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Emergency Planning and Response in bold letters, a siren, surgical masks, wheelchair and mobile phone icon

The Disability Royal Commission into Violence, Abuse, Neglect and Exploitation of People with Disability is hearing from witnesses this week via a livestreamed public hearing on Emergency Planning and Response for people with disability. 

IDEAS have prepared a submission outlining that having information that is accessible, timely and up to date is essential if people with a disability are to be prepared for and supported through emergencies.

Since April this year, IDEAS has been answering people's phone calls as part of our role with the National COVID-19 Disability Information Helpline. Our Information Officers have spent over 3,000 hours on the phones listening to people's concerns, questions and stories. What is clear from this is that people value having someone they can talk to about their individual circumstances and that the response they get is tailored to where they live, and what their particular needs are. Additionally, having access to up to date information, either on the phone or online is extremely important so that people can take steps to remain safe.

Along with COVID-19 IDEAS has also worked on fire and flood emergencies in regional NSW, particularly from 2010 to 2012. Our experience shows us that people with disability become more vulnerable when they are excluded. It is therefore vital to include people with disabilities in emergency planning at all levels of government – for federal, state and local. They are experts not only on their individual disability but also, importantly, on the barriers to people with disability getting their needs met safely.

IDEAS has prepared a submission which outlines how the information needs of people with a disability can be better met during emergencies.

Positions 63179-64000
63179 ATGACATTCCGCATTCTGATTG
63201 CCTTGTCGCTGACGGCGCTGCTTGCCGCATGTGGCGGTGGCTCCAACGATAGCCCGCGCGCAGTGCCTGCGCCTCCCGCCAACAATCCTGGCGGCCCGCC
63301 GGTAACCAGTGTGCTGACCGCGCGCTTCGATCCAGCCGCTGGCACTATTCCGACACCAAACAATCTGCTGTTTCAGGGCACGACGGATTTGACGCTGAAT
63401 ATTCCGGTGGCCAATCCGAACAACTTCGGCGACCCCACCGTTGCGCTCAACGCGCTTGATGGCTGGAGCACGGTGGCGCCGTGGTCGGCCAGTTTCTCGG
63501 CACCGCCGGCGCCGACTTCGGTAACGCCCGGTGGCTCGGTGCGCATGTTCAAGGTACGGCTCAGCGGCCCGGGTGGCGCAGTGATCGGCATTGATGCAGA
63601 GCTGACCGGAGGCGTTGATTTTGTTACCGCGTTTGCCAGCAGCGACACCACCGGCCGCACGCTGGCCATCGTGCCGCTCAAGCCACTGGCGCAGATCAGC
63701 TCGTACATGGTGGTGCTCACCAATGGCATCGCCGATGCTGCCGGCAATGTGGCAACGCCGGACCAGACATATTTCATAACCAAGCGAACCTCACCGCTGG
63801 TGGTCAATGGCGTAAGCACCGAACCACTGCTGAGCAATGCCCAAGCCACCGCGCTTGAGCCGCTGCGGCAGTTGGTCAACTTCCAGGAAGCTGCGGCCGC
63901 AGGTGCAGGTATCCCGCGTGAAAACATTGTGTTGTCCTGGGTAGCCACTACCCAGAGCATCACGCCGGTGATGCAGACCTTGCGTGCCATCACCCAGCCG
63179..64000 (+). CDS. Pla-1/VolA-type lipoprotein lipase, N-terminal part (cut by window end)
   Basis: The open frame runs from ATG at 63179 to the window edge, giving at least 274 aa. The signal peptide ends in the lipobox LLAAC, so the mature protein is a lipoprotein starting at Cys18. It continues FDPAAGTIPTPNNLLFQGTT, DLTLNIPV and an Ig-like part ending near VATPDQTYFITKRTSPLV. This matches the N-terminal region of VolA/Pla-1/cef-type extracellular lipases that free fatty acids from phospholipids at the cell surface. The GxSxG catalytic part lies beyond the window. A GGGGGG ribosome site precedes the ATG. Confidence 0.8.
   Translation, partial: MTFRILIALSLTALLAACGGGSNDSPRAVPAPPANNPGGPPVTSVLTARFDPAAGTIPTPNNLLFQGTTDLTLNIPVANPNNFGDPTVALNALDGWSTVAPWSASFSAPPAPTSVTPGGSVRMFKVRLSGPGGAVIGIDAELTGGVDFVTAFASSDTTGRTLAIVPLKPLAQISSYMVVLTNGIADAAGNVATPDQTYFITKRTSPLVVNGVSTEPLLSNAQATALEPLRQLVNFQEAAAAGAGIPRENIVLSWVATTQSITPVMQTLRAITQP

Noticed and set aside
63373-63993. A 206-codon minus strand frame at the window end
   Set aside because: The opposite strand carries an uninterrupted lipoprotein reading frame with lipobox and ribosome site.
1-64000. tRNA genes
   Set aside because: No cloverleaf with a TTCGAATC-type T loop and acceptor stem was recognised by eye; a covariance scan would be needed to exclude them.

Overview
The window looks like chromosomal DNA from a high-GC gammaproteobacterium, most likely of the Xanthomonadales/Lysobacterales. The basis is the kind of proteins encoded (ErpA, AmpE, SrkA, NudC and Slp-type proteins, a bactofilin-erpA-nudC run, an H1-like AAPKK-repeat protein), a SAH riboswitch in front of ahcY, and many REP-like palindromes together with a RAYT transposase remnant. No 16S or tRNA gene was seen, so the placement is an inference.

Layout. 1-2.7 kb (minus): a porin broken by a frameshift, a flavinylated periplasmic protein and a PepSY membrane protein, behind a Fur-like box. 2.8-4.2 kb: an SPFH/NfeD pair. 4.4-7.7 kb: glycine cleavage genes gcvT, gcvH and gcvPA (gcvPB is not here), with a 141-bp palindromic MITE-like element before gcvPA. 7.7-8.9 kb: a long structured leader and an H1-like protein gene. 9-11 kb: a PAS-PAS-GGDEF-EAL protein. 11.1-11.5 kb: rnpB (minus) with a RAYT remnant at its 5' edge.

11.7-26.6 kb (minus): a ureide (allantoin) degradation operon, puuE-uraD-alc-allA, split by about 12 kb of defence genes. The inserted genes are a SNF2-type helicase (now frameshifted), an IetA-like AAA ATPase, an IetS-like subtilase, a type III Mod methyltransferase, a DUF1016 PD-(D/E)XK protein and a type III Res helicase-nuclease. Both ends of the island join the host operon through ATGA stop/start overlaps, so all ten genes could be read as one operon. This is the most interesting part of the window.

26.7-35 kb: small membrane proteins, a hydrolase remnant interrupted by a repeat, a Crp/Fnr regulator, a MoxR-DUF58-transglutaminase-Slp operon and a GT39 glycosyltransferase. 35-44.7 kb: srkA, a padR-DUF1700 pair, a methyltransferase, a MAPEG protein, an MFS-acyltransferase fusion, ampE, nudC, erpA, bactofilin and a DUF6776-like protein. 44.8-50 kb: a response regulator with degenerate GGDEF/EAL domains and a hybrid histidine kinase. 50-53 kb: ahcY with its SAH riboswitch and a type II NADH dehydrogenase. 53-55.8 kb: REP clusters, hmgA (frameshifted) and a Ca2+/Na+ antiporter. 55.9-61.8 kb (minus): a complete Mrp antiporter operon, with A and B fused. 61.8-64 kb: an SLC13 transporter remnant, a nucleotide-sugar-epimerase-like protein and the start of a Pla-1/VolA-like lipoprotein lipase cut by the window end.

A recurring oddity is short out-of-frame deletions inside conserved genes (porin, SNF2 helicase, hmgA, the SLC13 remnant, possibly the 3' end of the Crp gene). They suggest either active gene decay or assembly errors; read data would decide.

pdfIDEAS Response. Disability Royal Commission Issues paper - Emergency Planning and Response

The Executive Summary Recommendations from IDEAS submission are:

  1. Provision of emergency assistance to people with disability needs to have a base level of permanent funding with surge funding available at the onset of an emergency for a minimum of 12 months from the onset.

  2. There needs to be a single, dedicated free call line for people with disabilities in permanent operation, which is advertised very heavily as the primary contact point for people with disabilities in times of emergency.

  3. There needs to be an official, direct flow of information from all government agencies and departments involved in emergencies to inform that line in a timely manner.

  4. People with disabilities, especially people with disabilities from Culturally and Linguistically Diverse and Aboriginal Torres Strait Islander backgrounds, should not have to wait for resources to be made accessible to them; resources must be designed to be completely accessible from the outset. A

  5. Emergency assistance must be designed with an outreach surge capacity.

  6. Emergency assistance should be able to be delivered on a dwelling-by-dwelling basis is safe to do so.

  7. Dedicated teams for people with disability should be created from the outset.

  8. Information practitioners already operating in the disability space should have their expertise recognised and be included in discussions with government committees regarding the health emergency, given that much of the remit of these committees has to do with communication of accurate and timely information.

  9. Rapid and sometimes unpredictable developments are often a feature of emergencies, and websites need to be dynamic enough to cope with these.

IDEAS hopes that the experiences shared by everyone at the hearings, and by those who have made submissions, leads to better inclusion of people with a disability in emergency preparedness, response and recovery efforts in the future.

This weeks public hearing will be held from Tuesday 18 to Friday 21 August 2020. It will focus on the experiences of people with disability during the ongoing COVID-19 Pandemic as at August 2020. The hearing will be closed to the public, but will be live-streamed on the Royal Commission website.

IDEAS will also be sharing the hearings on Twitter, follow along for updates.

More Information


The Disability Royal Commission has set up support services for people with disability affected by or interacting with the Commission process. These supports include counselling, advocacy, financial and legal help. For more information and links read our resource on Royal Commission Support Services.  

About the Royal Commission

To see more about how the Disability Royal Commission works, other issues it is focusing on and how to have your say see Royal Commission seeks comment for Issue Papers

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